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    The effect of surface roughness on the adhesion of Candida albicans to acrylic

    Verran, Joanna, Lees, Graham C. and Shakespeare, Ann P. (1991) The effect of surface roughness on the adhesion of Candida albicans to acrylic. Biofouling, 3 (3). pp. 183-191. ISSN 0892-7014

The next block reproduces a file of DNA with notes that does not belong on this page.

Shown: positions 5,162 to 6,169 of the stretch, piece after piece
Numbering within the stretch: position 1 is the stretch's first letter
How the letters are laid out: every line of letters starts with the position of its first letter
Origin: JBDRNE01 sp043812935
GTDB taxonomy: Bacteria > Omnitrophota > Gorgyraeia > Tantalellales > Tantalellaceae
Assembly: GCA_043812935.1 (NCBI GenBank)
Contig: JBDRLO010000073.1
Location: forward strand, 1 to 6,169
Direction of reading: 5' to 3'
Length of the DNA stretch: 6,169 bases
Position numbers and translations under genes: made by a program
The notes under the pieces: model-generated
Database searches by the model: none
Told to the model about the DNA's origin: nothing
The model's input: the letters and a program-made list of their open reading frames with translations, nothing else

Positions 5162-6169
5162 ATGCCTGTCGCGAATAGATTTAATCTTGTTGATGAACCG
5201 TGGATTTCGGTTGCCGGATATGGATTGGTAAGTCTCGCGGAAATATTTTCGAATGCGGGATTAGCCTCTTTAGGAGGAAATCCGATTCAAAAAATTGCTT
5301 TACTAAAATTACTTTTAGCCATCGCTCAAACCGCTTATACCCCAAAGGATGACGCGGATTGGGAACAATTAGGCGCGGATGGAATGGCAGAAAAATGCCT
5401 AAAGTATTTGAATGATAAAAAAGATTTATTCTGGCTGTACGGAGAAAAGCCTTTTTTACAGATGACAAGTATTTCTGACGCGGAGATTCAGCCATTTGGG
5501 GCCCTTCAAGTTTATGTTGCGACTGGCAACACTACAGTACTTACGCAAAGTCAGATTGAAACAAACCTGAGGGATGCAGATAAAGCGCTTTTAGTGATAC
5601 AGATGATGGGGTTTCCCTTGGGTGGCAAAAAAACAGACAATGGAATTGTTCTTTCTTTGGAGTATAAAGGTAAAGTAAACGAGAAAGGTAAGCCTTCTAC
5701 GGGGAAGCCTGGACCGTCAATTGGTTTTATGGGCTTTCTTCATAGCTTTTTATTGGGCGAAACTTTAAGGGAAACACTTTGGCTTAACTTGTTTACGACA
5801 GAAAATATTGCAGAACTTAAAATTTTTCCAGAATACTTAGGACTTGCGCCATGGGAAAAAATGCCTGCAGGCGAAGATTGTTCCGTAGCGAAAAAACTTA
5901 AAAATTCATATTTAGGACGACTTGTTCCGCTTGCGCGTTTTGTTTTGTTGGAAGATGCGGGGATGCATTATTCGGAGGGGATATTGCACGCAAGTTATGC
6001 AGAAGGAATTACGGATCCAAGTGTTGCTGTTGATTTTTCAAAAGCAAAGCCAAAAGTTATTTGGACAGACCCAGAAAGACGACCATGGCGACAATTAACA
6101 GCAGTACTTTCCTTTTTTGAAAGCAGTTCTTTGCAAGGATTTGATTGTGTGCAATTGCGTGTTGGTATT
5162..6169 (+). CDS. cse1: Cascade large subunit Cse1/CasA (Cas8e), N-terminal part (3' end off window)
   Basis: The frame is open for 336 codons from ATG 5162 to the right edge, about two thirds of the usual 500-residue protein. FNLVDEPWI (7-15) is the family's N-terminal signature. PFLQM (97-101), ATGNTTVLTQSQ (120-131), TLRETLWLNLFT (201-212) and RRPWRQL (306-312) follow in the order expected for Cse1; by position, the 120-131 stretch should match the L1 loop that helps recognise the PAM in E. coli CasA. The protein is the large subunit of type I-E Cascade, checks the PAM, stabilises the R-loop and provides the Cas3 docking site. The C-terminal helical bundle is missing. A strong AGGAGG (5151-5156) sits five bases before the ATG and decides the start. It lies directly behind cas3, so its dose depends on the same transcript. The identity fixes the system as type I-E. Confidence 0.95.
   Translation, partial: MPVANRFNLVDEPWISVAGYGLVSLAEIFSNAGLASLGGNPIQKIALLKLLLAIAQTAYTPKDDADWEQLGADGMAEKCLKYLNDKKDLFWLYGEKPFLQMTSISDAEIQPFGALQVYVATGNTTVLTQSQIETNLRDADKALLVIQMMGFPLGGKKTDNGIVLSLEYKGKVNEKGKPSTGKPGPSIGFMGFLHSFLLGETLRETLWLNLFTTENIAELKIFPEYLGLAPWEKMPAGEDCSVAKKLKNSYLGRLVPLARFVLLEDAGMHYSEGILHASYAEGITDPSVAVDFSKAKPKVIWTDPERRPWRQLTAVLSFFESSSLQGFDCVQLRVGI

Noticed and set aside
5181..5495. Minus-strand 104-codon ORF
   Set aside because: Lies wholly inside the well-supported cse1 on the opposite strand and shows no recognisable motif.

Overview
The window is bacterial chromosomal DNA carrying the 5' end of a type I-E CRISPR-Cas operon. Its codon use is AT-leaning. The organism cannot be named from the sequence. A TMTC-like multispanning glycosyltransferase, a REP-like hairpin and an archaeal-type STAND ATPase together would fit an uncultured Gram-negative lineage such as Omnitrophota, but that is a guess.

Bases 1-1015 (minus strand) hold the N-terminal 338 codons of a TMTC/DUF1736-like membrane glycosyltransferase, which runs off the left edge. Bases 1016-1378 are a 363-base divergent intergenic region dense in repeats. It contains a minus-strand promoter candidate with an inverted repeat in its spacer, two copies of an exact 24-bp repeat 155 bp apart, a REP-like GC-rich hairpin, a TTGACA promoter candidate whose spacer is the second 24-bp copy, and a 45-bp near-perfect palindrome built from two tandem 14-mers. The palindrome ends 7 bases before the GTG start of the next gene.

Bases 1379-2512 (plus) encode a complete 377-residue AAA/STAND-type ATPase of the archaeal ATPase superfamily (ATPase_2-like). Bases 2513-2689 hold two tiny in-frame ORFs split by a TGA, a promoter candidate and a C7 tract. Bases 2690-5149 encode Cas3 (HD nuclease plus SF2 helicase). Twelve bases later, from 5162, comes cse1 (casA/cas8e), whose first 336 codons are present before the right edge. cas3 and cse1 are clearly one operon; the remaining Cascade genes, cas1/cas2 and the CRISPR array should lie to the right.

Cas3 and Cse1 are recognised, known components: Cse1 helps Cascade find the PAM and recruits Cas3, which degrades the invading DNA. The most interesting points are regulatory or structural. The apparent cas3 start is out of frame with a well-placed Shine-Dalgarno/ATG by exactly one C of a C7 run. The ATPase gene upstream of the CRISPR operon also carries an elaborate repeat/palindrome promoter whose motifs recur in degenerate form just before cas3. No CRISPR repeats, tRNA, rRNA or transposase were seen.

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    The upper fitting surface of the maxillary denture is frequently a reservoir of infection for Candida albicans. The surface is not smooth, yet the majority of studies on Candida adhesion to denture materials have used smooth, often polished surfaces. In the present work, the effect of surface roughness on adhesion of C. albicans was studied. Sheets of polished, clear acrylic were abraded using emery paper of increasing grit size. Measurements describing roughness were calculated from a magnified trace of the surface. Standardised cell suspensions were incubated with the acrylic at 37°C for 1 h. Attachment was measured in terms of the percentage area of a microscopic field covered by cells, using an automated image analysis system, or by counting the number of adherent cells per field. Cells adhered in significantly (P <0.001) higher numbers to roughened acrylic than to smooth acrylic, but maximal adhesion was achieved on acrylic surfaces roughened with medium grit size emery paper. Scanning electron microscopy revealed cells adhering between surface ridges, often in clumps, and often to any debris present. Cells did not adhere in the large lesions produced by roughening with coarsest emery paper.

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